Martin Heidegger David A. White

Start Your Free Trial

David A. White

(Contemporary Literary Criticism)

Download Martin Heidegger Study Guide

Subscribe Now

Since Heidegger's discussion of language in any form nearly always originates from a consideration of poetic texts, his own hermeneutical techniques and those of literary critics are frequently at odds. But at the very outset of the fourth edition of the Hölderlin lectures, Heidegger clearly states his position with respect to literary criticism. His writings on Hölderlin are not intended to be contributions to "literary and historical research"; but are rather a series of reflections which arise from the needs of thinking (Denken). The assumption is warranted that this claim holds not only for the Hölderlin lectures but also for all Heidegger's discussions of poetic language. If so, then it is evident that when Heidegger ascribes a certain meaning to a word, phrase, line, or poem, this meaning should not be evaluated under the criteria of standard literary Wissenschaft. Heidegger himself provides a methodological distinction to describe the tenor of his technique. An "exposition" (Auslegung) possesses some, and perhaps all, of those factors considered necessary to "lay out" the elements of a poetic text in the accepted scholarly sense. An "illumination" (Erläuterung) is the development of an exposition so that the language of poetry yields insights into problems which belong to the special province of thinking…. If a given illumination is to approximate this end, then the content of the illumination is, as a rule, controlled by the standard canons of exposition…. In no sense does Heidegger advocate a completely freewheeling mode of interpreting poetic texts, as some literary critics doubtless believe. Now, although the two techniques are clearly different, Heidegger rarely signals his shifts from exposition to illumination. The result is that literary critics are offended (at times to the point of publishing "refutations" of Heidegger) by what they take to be arbitrary assertions in an exposition when in fact what they face are illuminations intended to contribute to the formulation or solution of a philosophical problem. It may well be possible to refute what Heidegger says in an exposition, but it does not follow that such a refutation will reduce the force or the insight of the illumination derived from that exposition.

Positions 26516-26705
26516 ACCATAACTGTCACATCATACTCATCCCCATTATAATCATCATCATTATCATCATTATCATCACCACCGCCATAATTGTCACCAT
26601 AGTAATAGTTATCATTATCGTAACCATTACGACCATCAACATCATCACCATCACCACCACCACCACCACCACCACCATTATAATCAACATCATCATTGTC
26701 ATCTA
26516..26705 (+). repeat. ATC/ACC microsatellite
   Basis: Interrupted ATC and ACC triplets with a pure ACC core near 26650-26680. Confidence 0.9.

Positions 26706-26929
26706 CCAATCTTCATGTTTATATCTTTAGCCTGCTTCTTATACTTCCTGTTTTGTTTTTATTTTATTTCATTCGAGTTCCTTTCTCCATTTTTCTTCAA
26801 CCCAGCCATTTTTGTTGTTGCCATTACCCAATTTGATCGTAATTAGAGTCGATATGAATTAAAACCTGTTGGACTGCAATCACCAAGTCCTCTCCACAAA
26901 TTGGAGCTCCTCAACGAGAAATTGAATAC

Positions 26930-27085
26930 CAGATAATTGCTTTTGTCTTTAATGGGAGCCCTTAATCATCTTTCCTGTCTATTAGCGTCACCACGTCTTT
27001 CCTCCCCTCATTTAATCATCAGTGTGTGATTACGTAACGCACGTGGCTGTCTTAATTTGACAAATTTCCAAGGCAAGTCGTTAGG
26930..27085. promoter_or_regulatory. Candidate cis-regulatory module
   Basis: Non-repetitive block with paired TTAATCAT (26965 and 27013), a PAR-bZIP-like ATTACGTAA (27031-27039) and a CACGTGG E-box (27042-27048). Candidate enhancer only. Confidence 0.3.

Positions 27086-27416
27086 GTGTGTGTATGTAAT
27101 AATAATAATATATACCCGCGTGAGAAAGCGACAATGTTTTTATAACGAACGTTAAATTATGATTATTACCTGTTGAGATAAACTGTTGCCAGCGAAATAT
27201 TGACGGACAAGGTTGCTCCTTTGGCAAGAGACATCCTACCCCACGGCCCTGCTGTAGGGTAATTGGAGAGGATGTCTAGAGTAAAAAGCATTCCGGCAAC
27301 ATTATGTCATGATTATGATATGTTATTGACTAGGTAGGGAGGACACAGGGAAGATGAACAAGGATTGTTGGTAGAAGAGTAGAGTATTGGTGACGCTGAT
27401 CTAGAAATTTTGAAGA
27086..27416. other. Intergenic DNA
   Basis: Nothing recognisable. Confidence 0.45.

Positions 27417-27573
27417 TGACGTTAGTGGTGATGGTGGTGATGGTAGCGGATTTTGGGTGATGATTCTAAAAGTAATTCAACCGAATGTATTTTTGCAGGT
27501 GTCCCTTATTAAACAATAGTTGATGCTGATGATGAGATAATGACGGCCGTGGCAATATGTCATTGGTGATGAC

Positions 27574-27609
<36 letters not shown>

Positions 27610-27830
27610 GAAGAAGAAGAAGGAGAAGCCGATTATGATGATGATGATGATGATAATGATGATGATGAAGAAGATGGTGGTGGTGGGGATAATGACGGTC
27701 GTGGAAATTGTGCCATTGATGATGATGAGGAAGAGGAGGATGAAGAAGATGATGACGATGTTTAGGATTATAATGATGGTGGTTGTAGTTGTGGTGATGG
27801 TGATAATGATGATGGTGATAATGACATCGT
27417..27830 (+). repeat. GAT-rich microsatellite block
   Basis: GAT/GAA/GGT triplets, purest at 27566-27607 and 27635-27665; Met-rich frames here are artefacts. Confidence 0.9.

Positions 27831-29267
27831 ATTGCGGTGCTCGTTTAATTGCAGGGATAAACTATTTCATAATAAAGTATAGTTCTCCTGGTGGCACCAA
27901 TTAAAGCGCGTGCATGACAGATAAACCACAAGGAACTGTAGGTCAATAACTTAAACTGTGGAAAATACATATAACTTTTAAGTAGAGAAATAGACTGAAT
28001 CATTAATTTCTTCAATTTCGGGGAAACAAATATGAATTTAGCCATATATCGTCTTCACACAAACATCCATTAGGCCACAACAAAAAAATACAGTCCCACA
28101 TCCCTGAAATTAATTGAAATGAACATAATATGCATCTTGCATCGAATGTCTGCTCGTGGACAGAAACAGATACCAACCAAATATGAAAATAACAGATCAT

My conclusion is that there is no apparent reason why Heidegger should not be allowed to attempt such practices; in fact, there may be much value in them if new philosophical dimensions are thereby disclosed. But even if we grant the distinction between an exposition and an illumination, it is still relevant to ask what is credible in an illumination and what is not. One thing is certain. The criteria for evaluating Heidegger's results should not be set by literary criticism but should be strictly philosophical. But given that Heidegger has called into question the entire tradition, which criteria emerging from that tradition can be applied with minimal distortion to his thought? I suggest that the criteria which should control his conclusions from the illuminations are the minimal ones of consistency and comprehensibility…. We find Heidegger, perhaps as an initial step in the confrontation with the supremacy of logical principles, maintaining that an essential characteristic of poetic language is that it be "ambiguous" (mehrdeutig). Here and elsewhere, the word ambiguity indicates "multiple" meaning rather than a "confusion" in meaning. Given such multiplicity, Heidegger may well allow contradictory interpretations in order to make the claims for poetic language that he does. But surely contradiction must be retained if we want to assert that what Heidegger says is inconsistent and possibly false. If this principle is not preserved, then Heidegger becomes a prophet, or perhaps a seer, but not someone whose reflections are subject to the limits of rationality as we now know it.

Heidegger would perhaps respond that these very limits have been too tightly drawn and that a general recognition of this...

(The entire section is 1,969 words.)